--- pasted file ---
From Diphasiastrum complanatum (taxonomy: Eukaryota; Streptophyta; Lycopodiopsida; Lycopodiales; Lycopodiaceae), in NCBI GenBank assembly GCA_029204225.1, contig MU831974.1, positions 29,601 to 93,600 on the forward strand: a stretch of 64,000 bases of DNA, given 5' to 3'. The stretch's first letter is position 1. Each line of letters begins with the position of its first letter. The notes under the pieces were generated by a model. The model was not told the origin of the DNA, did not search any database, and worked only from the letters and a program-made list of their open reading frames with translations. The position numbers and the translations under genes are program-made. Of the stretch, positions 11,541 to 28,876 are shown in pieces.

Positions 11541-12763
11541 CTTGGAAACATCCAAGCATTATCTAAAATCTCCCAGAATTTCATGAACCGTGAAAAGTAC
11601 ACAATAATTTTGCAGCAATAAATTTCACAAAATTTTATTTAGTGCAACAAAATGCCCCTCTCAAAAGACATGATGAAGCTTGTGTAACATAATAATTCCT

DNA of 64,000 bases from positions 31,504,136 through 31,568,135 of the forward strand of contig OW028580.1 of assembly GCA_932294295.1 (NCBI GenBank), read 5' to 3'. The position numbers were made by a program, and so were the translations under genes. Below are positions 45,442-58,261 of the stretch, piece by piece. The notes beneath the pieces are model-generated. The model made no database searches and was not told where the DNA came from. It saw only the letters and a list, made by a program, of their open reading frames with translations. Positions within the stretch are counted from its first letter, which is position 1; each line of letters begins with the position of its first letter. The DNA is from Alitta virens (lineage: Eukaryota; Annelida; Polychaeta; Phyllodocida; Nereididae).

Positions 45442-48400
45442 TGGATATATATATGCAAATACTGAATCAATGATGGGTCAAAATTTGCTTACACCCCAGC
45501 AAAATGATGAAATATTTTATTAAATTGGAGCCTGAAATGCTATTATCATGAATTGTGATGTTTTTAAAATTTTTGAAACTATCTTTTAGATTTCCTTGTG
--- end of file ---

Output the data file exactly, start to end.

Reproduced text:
From Diphasiastrum complanatum (taxonomy: Eukaryota; Streptophyta; Lycopodiopsida; Lycopodiales; Lycopodiaceae), in NCBI GenBank assembly GCA_029204225.1, contig MU831974.1, positions 29,601 to 93,600 on the forward strand: a stretch of 64,000 bases of DNA, given 5' to 3'. The stretch's first letter is position 1. Each line of letters begins with the position of its first letter. The notes under the pieces were generated by a model. The model was not told the origin of the DNA, did not search any database, and worked only from the letters and a program-made list of their open reading frames with translations. The position numbers and the translations under genes are program-made. Of the stretch, positions 11,541 to 28,876 are shown in pieces.

Positions 11541-12763
11541 CTTGGAAACATCCAAGCATTATCTAAAATCTCCCAGAATTTCATGAACCGTGAAAAGTAC
11601 ACAATAATTTTGCAGCAATAAATTTCACAAAATTTTATTTAGTGCAACAAAATGCCCCTCTCAAAAGACATGATGAAGCTTGTGTAACATAATAATTCCT

DNA of 64,000 bases from positions 31,504,136 through 31,568,135 of the forward strand of contig OW028580.1 of assembly GCA_932294295.1 (NCBI GenBank), read 5' to 3'. The position numbers were made by a program, and so were the translations under genes. Below are positions 45,442-58,261 of the stretch, piece by piece. The notes beneath the pieces are model-generated. The model made no database searches and was not told where the DNA came from. It saw only the letters and a list, made by a program, of their open reading frames with translations. Positions within the stretch are counted from its first letter, which is position 1; each line of letters begins with the position of its first letter. The DNA is from Alitta virens (lineage: Eukaryota; Annelida; Polychaeta; Phyllodocida; Nereididae).

Positions 45442-48400
45442 TGGATATATATATGCAAATACTGAATCAATGATGGGTCAAAATTTGCTTACACCCCAGC
45501 AAAATGATGAAATATTTTATTAAATTGGAGCCTGAAATGCTATTATCATGAATTGTGATGTTTTTAAAATTTTTGAAACTATCTTTTAGATTTCCTTGTG